Understanding Where I Need to Grow


I think that just about everyone I have spoken to has never really given themselves credit for what they really can do. Is that people are really that modest, or is that we are not really sure how to evaluate our work.

Okay, it is a given, most everyone never considers themselves a “Master” at the crafts they follow. I think this is because the more you know, the more you realize that you don’t know. That classic learning process that when you think that after you accomplish this next skill there is nothing left to learn, but you get there and realize that there is a completely new level that you have yet to understand. It is almost like mountain climbing, you get to one peak thinking that it is the top, but then you see a higher peak. But at least with mountain climbing there really is a “highest” peak, which is not really true in the crafts. So you may have reached the peak of one skill, just to be a beginner starting on a new one. I believe that this is why many people, who may be very skilled in the craft, might only consider themselves an Intermediate or maybe advanced, but never an expert. It is also a reason I believe others always feel like a beginner, even though their work shows hours of practice.

So how do you assess your work? Mountain in Himalayas

First I should preface this by stating that I do not think that you should place a label of yourself of your skill. I believe that people tend to live up to a label, and not their potential. However sometimes it is necessary to reflect on what we already know in order to understand what we have yet to grasp. With that in mind there are some ways to “self-assess” by asking some questions of ourselves.

·         What are my goals?

·         Have I accomplished the goals I had when I started this process or technique?

·         Is my work even and consistent?

·         Do I understand the concepts for the project?

·         Can I expand upon the process or technique and “play” with it?

·         Do I feel comfortable with the concentration level I use to complete the technique?

·         Can I explain the process, if only to myself, without reference to outside materials?

·         Are you happy with what you are doing?

The answers to the questions above will vary from person to person, just as a skill assessment is not a definitive answer, but self reflection reveals more to yourself then others- just as it should. Do not be overly critical when addressing your answers, but sit back and attempt to be as open minded and objective as possible.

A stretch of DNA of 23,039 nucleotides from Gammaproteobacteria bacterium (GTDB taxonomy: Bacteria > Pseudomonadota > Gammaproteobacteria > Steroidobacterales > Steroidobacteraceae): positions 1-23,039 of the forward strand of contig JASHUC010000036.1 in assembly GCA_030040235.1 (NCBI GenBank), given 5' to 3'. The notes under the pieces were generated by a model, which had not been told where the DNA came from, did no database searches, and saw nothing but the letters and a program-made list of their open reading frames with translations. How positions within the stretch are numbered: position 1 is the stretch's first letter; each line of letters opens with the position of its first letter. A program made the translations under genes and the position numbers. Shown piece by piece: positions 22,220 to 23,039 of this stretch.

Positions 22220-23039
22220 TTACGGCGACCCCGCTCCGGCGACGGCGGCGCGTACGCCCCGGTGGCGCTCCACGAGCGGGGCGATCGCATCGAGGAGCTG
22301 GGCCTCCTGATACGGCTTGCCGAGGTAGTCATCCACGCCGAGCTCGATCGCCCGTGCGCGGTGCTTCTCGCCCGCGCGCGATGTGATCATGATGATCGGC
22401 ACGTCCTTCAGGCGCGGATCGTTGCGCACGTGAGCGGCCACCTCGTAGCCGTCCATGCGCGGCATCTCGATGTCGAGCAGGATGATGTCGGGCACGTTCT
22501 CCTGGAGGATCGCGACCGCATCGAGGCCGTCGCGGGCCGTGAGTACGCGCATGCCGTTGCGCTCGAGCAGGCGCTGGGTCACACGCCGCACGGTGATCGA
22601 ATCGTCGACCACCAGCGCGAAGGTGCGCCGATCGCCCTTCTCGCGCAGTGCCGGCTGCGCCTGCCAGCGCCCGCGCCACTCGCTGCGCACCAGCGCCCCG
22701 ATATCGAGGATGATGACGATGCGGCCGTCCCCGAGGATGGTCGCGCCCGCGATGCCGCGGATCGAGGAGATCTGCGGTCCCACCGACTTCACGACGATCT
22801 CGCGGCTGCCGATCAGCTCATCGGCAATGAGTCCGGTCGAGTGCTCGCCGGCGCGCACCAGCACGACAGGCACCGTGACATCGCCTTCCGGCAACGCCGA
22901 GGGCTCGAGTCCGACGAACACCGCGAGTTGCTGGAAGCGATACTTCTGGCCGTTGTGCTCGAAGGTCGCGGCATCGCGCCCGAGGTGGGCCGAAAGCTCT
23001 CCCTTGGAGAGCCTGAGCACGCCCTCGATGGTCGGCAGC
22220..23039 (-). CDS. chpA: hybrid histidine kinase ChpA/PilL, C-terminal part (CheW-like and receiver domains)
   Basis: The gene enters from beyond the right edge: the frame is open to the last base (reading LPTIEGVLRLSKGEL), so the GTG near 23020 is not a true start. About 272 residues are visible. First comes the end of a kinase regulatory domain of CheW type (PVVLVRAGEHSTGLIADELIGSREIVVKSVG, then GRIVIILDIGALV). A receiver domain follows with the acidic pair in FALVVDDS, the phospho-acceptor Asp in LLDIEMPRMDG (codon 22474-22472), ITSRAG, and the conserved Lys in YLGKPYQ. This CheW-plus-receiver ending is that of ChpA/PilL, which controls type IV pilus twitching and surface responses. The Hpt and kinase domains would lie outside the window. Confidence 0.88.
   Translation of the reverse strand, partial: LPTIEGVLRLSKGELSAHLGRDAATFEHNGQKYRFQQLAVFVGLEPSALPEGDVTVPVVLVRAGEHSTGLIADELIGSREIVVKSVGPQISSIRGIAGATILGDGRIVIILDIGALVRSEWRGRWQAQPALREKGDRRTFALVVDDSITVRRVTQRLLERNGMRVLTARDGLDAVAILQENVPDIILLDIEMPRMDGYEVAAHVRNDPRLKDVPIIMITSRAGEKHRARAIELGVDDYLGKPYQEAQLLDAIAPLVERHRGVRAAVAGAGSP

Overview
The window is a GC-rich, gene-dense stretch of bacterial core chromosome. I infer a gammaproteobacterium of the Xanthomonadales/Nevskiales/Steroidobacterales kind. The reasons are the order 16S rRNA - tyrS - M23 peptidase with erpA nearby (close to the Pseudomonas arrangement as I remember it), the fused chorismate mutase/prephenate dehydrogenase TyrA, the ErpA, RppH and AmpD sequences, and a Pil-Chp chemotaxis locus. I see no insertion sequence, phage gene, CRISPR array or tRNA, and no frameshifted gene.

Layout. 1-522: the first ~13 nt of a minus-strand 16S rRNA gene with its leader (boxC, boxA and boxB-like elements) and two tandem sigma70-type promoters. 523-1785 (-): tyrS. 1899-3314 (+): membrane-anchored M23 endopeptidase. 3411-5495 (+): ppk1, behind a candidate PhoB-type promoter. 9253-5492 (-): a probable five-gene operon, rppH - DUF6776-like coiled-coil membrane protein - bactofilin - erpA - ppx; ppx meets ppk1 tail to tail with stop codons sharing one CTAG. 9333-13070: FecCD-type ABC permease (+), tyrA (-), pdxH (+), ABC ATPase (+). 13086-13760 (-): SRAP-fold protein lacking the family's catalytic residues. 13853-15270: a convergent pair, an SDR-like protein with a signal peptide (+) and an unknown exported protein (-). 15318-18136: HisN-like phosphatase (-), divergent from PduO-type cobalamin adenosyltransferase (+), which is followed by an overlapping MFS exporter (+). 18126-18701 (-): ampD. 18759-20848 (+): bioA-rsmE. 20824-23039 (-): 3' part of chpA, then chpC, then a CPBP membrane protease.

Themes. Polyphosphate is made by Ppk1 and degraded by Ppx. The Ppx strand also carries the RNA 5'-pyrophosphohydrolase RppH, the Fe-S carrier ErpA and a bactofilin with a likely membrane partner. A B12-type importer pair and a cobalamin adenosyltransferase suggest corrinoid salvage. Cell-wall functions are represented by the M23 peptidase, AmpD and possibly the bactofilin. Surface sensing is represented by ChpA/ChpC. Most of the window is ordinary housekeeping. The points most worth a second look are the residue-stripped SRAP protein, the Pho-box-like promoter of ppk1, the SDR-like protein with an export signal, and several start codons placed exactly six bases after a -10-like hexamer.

This self assessment does not translate readily to a pattern that you may pick up, with their skill level indicators. These “skill” levels are defined by the publication, but some use the guidelines of the Craft Yarn Council of America. They are designed to help gauge a patterns difficulty and have some outline has to how they qualify. Basically it outlines a “Beginner” level as a project for first-time crocheters using basic stitches and minimal shaping. An “Easy” level are projects that use basic stitches and repetitive patterns, have simple color changes and shaping as well as simple finishing.  The level of “Intermediate” indicates that a project uses a variety of techniques, such as basic lace or color work patterns, which has mid-level shaping and finishing. Finally “Experienced” level is reserved for projects that have intricate stitch patterns, techniques and dimension, such as non-repeating patterns, multi-color techniques, fine threads, small hooks, and detailed shaping and refined finishing.

Close-up mid section of woman holding seedlingYou can not accurately define your abilities by the skills assessed to a pattern, as your world of crochet, or any craft for that matter, is not so narrowly or neatly packaged. By reflecting on how we have grown, and where we would like to grow to, we can really expand our skills and give ourselves the credit we really do deserve. We are often our own worst critic, and do not see that we have grown and expanded our craft, not just for ourselves but for all of those that are touched by the work of our hands.

Remember to continue to GROW.